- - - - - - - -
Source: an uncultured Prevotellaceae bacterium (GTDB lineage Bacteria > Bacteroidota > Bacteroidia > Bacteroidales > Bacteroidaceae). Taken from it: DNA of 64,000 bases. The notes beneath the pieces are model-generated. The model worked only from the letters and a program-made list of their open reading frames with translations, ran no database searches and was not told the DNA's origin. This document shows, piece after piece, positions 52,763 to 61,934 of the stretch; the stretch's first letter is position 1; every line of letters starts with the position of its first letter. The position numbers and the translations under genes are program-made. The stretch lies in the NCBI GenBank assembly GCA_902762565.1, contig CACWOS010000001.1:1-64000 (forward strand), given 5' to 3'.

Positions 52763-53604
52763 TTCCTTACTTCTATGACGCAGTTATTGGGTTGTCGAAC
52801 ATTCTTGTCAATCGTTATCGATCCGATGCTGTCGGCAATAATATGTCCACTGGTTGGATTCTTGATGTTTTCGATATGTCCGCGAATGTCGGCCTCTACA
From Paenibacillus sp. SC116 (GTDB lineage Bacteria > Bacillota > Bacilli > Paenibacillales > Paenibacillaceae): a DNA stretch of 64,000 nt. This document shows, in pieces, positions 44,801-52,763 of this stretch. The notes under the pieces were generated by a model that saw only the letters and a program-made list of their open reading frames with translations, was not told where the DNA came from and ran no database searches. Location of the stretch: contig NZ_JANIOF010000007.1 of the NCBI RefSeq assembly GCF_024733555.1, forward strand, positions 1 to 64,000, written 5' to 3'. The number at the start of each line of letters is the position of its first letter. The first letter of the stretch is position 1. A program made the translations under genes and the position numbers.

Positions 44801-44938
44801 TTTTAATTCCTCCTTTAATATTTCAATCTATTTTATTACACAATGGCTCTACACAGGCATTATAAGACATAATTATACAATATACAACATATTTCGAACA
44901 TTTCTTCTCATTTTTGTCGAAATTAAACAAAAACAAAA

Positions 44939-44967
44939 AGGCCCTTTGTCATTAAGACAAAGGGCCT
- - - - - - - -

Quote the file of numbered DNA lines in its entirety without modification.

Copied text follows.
Source: an uncultured Prevotellaceae bacterium (GTDB lineage Bacteria > Bacteroidota > Bacteroidia > Bacteroidales > Bacteroidaceae). Taken from it: DNA of 64,000 bases. The notes beneath the pieces are model-generated. The model worked only from the letters and a program-made list of their open reading frames with translations, ran no database searches and was not told the DNA's origin. This document shows, piece after piece, positions 52,763 to 61,934 of the stretch; the stretch's first letter is position 1; every line of letters starts with the position of its first letter. The position numbers and the translations under genes are program-made. The stretch lies in the NCBI GenBank assembly GCA_902762565.1, contig CACWOS010000001.1:1-64000 (forward strand), given 5' to 3'.

Positions 52763-53604
52763 TTCCTTACTTCTATGACGCAGTTATTGGGTTGTCGAAC
52801 ATTCTTGTCAATCGTTATCGATCCGATGCTGTCGGCAATAATATGTCCACTGGTTGGATTCTTGATGTTTTCGATATGTCCGCGAATGTCGGCCTCTACA
From Paenibacillus sp. SC116 (GTDB lineage Bacteria > Bacillota > Bacilli > Paenibacillales > Paenibacillaceae): a DNA stretch of 64,000 nt. This document shows, in pieces, positions 44,801-52,763 of this stretch. The notes under the pieces were generated by a model that saw only the letters and a program-made list of their open reading frames with translations, was not told where the DNA came from and ran no database searches. Location of the stretch: contig NZ_JANIOF010000007.1 of the NCBI RefSeq assembly GCF_024733555.1, forward strand, positions 1 to 64,000, written 5' to 3'. The number at the start of each line of letters is the position of its first letter. The first letter of the stretch is position 1. A program made the translations under genes and the position numbers.

Positions 44801-44938
44801 TTTTAATTCCTCCTTTAATATTTCAATCTATTTTATTACACAATGGCTCTACACAGGCATTATAAGACATAATTATACAATATACAACATATTTCGAACA
44901 TTTCTTCTCATTTTTGTCGAAATTAAACAAAAACAAAA

Positions 44939-44967
44939 AGGCCCTTTGTCATTAAGACAAAGGGCCT